Ms Bayat responded that the reasons for non-delivery on time were a lack of capable structures and efficiency within the different units. She strongly emphasised that Thubelisha Homes needed to come in and provide a private sector head to a public sector group.
Mr Leshabane explained that competing groups within the areas, particularly Boys Town, had undermined the project. Two distinct groups were unwilling to compromise and this had made it problematic both to coordinate and to reach resolutions on planning problems.
Mr Van Rooyen commented that there was a lack of consultation between local, provincial and national government.
Ms Bayat replied that the national, provincial and local committees had come together in the planning sphere of these projects.
Mr Leshabane emphasised that the Breaking New Ground project required intense collaboration between the three spheres of government and that these pilot projects had produced many lessons in that regard.
Ms Matlanyane raised the issue of shoddy workmanship and the disappearance of contractors.
Mr Adams asked whether Thubelisha Homes checked the standards of building materials.
Mr Leshabane’s comments on the inherent problems of contractors were used as an explanation for the shoddiness of the workmanship. The projects in the EC were supply driven. There has been a review of the involvement of provincial players, allowing them to be able to better inspect properties. There has also been major restructuring and a new branch has been developed to deal with implementation support.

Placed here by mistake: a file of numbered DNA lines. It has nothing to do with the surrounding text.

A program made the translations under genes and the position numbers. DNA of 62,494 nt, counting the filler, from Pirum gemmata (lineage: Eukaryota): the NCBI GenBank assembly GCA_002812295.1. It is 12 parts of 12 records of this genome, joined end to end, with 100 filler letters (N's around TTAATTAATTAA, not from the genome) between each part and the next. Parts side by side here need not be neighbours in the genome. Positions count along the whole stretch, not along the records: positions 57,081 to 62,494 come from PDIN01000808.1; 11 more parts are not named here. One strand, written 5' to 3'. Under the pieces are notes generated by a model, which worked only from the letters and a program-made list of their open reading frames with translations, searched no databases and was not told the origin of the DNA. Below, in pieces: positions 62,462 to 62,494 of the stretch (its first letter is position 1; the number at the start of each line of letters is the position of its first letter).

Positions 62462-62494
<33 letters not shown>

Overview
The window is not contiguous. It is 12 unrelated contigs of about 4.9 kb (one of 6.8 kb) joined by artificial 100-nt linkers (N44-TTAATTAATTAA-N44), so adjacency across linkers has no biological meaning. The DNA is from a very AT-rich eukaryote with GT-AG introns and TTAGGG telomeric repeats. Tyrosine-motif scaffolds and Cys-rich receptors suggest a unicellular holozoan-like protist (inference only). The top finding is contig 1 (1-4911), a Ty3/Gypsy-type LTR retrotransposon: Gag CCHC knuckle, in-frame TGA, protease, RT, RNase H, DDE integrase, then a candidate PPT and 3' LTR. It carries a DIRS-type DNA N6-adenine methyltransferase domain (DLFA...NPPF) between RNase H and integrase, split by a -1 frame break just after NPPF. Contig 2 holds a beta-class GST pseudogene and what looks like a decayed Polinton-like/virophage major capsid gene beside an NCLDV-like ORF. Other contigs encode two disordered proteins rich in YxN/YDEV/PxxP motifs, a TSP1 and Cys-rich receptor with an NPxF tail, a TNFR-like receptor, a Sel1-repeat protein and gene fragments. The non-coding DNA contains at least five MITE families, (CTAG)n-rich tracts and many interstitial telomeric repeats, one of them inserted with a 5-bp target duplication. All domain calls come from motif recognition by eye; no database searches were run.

Ms Bayat emphasised that Thubelisha needed to be more involved.
A Member asked why the engineers in the Eastern Cape had completed building in an area that could be flooded at any time. The Chairperson agreed that it was unacceptable that people should be living on flood plains.
Ms H Matlanyane (ANC, Limpopo) stated that in Limpopo, beneficiaries were being moved before the buildings had been completed and were subsequently building shacks on the sites allocated for their buildings.
Mr Chauke replied that people had been moved because of a lack of power. He went on to explain that the realities of development were such that people needed to be removed from the building sites for safety reasons.
Mr Likotsi referred to the N2 and Eastern Cape projects and stated his concern that people were being moved away from their schools and their work.
Ms Bayat explained that in the Eastern Cape in particular, those needing to be moved fell into two categories of below the flood-line and those above the flood-line. The former needed to be moved more urgently than the latter. The long-term views of the project needed to be considered. The project was being planned in terms of the integrated human settlement approach, which looked at developing Sustainable Community Units (SCUs). To this end, the Department was working closely with the different inter-sectoral departments. The removal of the people of Joe Slovo West was included in the previous report that would be forwarded to the Committee.